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New Solar Forecasting Tool Could Reduce Energy Costs

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A research group at the University of Sheffield has developed a solar forecasting service, helping to increase the efficiency of the electricity system and reduce energy costs.

Sheffield Solar, based in the Department of Physics at the University of Sheffield, has developed a service which provides forecasts for energy generation from photovoltaic (PV) systems in the UK for up to 72 hours ahead.

The tool is intended for electricity grid operators as well as energy generators and traders. With the rapid uptake of solar photovoltaic systems, there has developed a growing need to accurately measure and forecast solar’s impact in order to mitigate its disruption on the electricity network.

Renewable energy has continued to break records this year, as reported in the national press, for example by generating more than 50 per cent of electricity demand one lunchtime in June and with solar contributing a quarter of demand in late May. This highlights the need for greater monitoring of our energy sources, to balance renewable sources with other generating technologies, energy storage and interconnectors, as we move towards a smart grid.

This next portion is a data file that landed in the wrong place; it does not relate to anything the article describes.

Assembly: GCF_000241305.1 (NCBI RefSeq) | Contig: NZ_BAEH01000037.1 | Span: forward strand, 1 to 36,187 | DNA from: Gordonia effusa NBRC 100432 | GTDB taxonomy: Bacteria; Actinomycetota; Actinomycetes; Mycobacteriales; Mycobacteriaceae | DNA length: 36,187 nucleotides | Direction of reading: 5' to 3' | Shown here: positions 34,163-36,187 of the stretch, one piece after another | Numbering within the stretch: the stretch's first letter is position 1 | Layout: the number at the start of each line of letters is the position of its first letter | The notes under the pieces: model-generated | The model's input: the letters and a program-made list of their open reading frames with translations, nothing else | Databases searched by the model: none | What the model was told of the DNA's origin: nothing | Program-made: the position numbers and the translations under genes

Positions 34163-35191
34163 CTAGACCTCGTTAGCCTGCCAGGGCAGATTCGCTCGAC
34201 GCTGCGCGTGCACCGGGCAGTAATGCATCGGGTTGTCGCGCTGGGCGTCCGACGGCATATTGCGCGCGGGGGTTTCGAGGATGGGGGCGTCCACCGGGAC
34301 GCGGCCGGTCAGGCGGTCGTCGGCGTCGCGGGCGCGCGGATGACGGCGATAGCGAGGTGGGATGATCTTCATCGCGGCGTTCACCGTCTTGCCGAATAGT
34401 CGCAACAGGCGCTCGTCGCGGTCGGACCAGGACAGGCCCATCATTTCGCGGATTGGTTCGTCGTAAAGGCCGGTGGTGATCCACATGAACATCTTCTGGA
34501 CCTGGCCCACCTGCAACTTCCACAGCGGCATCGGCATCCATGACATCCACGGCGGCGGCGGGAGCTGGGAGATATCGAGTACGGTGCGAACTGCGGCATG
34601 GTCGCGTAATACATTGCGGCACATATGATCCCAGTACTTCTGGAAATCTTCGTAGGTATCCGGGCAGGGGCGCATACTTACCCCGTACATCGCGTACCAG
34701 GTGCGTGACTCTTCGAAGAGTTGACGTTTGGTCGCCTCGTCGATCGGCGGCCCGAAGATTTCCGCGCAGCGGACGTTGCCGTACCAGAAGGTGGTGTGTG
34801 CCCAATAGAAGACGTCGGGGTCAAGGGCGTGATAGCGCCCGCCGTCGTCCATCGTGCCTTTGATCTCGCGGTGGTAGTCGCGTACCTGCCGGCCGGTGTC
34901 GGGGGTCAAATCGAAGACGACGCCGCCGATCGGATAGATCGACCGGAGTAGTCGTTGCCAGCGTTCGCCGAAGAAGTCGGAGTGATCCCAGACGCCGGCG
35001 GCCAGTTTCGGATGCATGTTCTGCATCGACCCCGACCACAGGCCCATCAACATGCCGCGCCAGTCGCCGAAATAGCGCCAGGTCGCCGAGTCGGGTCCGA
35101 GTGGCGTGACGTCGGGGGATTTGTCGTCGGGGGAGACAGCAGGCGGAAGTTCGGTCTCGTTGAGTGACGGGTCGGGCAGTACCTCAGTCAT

As solar cannot be controlled, it affects the balance of supply and demand in the electricity grid. Uncertainty in forecasting PV results in the need for standby generators to provide additional reserve capacity, making it more expensive to manage the grid, but with accurate forecasts the amount of reserve can be reduced, cutting costs for National Grid and so the bill payers.

For the past two years, Sheffield Solar has been working closely with National Grid to develop a tool which estimates the real time generation from PV systems in Great Britain. This is used in National Grid’s control room to help to balance the supply of energy with demand.

Forecasting graph

The new service takes things a step further, in providing National Grid and other energy managers with a short term forecast, so that they can better plan ahead in deciding which generators will be required throughout the day. It combines weather forecast data with the data from live generating systems to provide a forecast for the next seventy two hours. With frequent updates it ensures that stakeholders always have a high quality forecast at their fingertips.

The service is currently being trialled on the University of Sheffield's Sheffield Solar website. The group has plans to develop the service with researchers initially releasing a half hourly forecast, followed by a regional forecast and finally they intend to provide forecasts for individual systems around Great Britain.


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